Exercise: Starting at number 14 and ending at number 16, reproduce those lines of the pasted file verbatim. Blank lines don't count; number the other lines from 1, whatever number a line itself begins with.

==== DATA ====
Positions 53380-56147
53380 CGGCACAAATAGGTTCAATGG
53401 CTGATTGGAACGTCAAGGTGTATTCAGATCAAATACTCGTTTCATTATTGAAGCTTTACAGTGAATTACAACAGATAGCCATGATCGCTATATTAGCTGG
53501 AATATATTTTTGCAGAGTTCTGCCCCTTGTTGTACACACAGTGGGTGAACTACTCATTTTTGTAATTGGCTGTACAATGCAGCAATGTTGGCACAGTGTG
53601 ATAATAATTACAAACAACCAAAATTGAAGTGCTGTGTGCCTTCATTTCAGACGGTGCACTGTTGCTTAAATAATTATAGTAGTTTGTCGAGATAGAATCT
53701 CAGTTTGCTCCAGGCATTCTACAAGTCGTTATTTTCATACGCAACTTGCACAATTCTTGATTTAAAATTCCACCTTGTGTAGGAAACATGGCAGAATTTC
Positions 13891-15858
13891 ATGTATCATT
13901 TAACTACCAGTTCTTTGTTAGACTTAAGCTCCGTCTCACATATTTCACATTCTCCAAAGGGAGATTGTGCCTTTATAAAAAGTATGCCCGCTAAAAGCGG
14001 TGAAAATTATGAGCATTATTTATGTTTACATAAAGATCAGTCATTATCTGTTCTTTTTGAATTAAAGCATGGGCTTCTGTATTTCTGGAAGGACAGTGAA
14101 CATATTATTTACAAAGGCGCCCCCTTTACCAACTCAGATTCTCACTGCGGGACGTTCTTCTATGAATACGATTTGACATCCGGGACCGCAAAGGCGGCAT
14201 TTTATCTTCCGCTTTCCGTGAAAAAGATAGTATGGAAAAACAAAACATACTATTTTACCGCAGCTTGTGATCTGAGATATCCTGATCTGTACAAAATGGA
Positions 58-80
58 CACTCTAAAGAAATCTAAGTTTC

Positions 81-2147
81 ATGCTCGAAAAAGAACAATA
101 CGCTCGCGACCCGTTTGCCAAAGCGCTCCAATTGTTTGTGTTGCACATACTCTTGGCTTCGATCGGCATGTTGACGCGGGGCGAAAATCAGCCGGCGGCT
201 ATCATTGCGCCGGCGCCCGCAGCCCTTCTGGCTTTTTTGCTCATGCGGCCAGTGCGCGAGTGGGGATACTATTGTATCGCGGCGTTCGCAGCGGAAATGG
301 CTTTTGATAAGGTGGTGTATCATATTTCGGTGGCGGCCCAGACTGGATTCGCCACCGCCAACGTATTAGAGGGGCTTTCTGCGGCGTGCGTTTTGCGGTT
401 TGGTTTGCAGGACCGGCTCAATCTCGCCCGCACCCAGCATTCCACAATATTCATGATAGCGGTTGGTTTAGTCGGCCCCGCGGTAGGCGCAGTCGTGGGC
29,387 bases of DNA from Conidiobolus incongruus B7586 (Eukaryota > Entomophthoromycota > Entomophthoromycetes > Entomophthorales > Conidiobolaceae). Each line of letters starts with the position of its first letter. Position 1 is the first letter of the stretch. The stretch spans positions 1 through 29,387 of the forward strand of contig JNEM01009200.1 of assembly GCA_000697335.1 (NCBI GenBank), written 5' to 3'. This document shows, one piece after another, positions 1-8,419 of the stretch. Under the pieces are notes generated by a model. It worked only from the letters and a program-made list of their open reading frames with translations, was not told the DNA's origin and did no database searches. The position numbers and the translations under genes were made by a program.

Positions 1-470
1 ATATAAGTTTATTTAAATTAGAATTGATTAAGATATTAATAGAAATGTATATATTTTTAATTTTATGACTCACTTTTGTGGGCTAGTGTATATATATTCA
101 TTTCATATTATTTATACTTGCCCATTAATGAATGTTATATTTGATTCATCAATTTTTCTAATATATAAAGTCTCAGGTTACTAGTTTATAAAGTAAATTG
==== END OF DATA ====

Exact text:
58 CACTCTAAAGAAATCTAAGTTTC

Positions 81-2147
81 ATGCTCGAAAAAGAACAATA